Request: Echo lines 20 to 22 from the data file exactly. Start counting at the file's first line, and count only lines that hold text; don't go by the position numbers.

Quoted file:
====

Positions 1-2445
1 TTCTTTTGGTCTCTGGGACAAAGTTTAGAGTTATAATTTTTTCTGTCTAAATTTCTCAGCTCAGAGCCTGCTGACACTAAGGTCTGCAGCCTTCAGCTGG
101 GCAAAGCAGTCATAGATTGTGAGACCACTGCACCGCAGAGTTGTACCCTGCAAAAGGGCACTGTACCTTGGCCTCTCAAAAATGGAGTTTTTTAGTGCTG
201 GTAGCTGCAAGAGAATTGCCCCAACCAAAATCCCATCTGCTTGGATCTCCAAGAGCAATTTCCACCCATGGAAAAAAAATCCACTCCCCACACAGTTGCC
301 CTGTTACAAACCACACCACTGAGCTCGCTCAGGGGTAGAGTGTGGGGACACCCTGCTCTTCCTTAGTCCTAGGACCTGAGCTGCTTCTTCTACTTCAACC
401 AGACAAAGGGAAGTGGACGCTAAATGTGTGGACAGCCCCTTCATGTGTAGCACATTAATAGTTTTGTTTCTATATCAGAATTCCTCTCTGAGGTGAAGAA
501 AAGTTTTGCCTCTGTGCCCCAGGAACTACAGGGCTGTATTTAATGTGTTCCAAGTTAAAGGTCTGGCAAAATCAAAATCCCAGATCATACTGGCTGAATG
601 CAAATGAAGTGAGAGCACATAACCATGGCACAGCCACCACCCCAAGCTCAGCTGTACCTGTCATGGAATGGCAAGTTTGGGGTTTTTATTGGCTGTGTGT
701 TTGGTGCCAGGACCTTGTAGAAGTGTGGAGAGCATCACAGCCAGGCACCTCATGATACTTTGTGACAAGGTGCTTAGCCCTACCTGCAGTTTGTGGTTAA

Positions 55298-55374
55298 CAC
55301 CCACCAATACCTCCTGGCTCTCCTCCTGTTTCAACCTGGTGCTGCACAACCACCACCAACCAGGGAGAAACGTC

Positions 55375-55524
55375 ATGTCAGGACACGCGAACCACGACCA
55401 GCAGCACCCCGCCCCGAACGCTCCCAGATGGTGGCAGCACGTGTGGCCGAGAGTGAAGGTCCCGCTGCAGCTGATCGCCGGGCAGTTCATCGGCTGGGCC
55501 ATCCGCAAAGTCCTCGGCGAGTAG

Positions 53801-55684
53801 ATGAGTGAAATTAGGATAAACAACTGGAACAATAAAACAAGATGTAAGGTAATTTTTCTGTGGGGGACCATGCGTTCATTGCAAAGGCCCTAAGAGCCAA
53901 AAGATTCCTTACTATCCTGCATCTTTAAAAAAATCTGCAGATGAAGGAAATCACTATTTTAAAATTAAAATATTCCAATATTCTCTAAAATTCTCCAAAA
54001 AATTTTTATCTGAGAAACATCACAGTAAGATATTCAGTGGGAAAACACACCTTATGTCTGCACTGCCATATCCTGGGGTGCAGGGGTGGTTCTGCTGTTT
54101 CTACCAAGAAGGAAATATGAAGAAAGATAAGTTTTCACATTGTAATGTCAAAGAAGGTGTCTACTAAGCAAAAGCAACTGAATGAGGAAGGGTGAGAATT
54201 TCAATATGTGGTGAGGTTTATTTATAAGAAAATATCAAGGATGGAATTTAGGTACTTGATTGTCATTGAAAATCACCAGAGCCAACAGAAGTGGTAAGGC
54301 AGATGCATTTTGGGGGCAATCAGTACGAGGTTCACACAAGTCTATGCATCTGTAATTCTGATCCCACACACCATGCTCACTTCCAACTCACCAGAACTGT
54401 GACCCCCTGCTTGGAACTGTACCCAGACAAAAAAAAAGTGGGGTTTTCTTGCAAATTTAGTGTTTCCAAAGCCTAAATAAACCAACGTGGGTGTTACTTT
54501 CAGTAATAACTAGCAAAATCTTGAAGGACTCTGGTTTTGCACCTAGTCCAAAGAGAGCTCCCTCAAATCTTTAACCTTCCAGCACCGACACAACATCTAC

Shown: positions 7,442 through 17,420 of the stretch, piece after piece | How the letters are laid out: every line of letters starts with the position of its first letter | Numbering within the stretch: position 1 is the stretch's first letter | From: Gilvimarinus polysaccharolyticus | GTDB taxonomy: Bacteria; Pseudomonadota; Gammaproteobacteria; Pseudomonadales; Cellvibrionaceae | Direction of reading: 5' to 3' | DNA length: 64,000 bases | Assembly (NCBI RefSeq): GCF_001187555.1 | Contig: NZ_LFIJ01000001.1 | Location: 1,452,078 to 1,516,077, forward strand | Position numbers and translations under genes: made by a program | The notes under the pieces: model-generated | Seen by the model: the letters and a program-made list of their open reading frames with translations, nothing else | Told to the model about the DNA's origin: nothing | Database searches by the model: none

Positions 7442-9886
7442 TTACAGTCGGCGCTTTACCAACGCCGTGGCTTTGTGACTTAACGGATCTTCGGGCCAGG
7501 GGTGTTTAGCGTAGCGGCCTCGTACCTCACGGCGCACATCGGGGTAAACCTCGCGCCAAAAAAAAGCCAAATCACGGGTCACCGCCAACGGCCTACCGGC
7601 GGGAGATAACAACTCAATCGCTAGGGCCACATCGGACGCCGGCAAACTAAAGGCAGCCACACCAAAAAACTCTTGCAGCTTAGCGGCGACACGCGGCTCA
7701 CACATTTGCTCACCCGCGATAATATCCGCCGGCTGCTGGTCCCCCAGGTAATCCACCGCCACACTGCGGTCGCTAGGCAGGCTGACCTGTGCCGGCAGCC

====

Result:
54001 AATTTTTATCTGAGAAACATCACAGTAAGATATTCAGTGGGAAAACACACCTTATGTCTGCACTGCCATATCCTGGGGTGCAGGGGTGGTTCTGCTGTTT
54101 CTACCAAGAAGGAAATATGAAGAAAGATAAGTTTTCACATTGTAATGTCAAAGAAGGTGTCTACTAAGCAAAAGCAACTGAATGAGGAAGGGTGAGAATT
54201 TCAATATGTGGTGAGGTTTATTTATAAGAAAATATCAAGGATGGAATTTAGGTACTTGATTGTCATTGAAAATCACCAGAGCCAACAGAAGTGGTAAGGC